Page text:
16 August 2008
"May you live in interesting times"
The actual history of the expression is tangled -- it MAY have Chinese antecedents, although nobody has been able to trace it authoritatively earlier than the 1930s, when officials in the UK, some of them indeed with Chinese connections, began to use the phrase as a way of expressing their anxiety about the darkening of the diplomatic climate in Europe.
Reporters want interesting times, of course. The curse is a "slow news day," whatever the ancient Chinese or Chamberlain-era Brits might have thought.
I thought of the expression when I read this morning a story in The New York Times by David Kocieniewski lamenting the fact that the summer of 2008 seems especially unremarkable -- uninteresting: one might even say -- uncursed.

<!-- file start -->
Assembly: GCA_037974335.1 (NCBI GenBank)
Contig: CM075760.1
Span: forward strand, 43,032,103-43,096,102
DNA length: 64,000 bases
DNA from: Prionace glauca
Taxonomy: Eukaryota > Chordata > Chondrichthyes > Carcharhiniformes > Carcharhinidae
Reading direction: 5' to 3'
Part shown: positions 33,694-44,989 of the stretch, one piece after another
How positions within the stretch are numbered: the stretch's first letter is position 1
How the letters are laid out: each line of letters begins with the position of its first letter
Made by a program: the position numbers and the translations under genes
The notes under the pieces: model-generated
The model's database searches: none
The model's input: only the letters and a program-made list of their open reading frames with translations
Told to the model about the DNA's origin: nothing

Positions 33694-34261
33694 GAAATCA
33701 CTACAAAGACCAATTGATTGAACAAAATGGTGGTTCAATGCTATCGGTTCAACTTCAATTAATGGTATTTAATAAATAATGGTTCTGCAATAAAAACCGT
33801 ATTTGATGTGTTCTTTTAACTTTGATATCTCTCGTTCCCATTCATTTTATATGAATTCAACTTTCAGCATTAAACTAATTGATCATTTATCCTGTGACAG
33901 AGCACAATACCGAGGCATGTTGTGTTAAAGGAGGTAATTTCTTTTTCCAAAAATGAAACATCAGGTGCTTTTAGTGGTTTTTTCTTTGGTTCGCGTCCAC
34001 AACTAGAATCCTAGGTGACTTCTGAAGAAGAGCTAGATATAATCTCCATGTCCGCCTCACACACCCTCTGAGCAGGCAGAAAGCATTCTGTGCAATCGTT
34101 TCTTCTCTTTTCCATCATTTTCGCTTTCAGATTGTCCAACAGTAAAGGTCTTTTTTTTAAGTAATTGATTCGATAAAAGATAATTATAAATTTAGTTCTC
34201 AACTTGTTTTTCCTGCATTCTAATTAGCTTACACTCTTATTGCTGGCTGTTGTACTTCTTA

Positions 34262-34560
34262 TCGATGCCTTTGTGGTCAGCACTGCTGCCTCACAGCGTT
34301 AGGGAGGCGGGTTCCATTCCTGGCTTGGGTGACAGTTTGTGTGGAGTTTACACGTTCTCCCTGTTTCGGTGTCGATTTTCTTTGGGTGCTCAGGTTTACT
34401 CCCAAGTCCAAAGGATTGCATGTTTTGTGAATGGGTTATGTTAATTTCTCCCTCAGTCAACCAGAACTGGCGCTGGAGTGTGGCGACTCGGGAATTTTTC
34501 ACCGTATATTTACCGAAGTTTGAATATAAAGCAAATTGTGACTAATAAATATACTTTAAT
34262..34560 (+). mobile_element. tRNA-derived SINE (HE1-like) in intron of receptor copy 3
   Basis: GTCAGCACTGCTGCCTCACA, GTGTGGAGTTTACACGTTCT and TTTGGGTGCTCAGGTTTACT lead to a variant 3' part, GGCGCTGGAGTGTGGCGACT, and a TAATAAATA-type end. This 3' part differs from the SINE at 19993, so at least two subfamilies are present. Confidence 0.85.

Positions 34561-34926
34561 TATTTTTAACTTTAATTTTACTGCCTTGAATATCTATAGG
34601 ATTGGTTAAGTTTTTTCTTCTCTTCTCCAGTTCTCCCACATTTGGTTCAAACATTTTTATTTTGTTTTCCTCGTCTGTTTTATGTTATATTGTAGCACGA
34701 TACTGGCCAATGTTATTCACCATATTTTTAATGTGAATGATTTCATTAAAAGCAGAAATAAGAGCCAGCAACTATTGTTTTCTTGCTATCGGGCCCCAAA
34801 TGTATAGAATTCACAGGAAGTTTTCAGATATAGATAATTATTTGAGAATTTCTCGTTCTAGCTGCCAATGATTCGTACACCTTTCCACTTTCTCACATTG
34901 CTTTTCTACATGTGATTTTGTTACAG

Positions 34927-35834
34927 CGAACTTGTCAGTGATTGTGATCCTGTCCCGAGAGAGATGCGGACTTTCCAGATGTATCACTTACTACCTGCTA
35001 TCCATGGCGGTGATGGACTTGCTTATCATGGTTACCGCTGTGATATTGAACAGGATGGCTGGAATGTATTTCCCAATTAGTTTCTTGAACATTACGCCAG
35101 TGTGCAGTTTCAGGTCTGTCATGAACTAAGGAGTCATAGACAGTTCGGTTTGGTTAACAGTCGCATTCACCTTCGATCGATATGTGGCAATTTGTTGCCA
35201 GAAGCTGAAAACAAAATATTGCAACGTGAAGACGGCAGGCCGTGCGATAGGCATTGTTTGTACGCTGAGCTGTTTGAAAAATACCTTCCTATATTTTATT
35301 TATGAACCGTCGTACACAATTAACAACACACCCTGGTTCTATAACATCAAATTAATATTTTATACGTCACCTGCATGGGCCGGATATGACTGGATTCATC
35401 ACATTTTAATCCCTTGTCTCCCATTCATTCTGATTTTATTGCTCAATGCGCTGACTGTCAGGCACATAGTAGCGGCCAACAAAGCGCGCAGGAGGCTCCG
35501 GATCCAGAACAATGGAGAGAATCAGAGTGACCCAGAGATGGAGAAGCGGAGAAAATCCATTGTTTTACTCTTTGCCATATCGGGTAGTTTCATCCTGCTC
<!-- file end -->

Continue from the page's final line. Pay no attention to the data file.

Mr. Kocieniewski longs for days when every summer in that city had its signature story. The son of Sam, the West Nile virus, black outs, or even a rash of pit bull attacks.
Chill out, Mr. Kocieniewski.
Or, in the words of another purportedly Chinese curse, you may get what you wish for.
Knowledge is warranted belief -- it is the body of belief that we build up because, while living in this world, we've developed good reasons for believing it. What we know, then, is what works -- and it is, necessarily, what has worked for us, each of us individually, as a first approximation. For my other blog, on the struggles for control in the corporate suites, see www.proxypartisans.blogspot.com.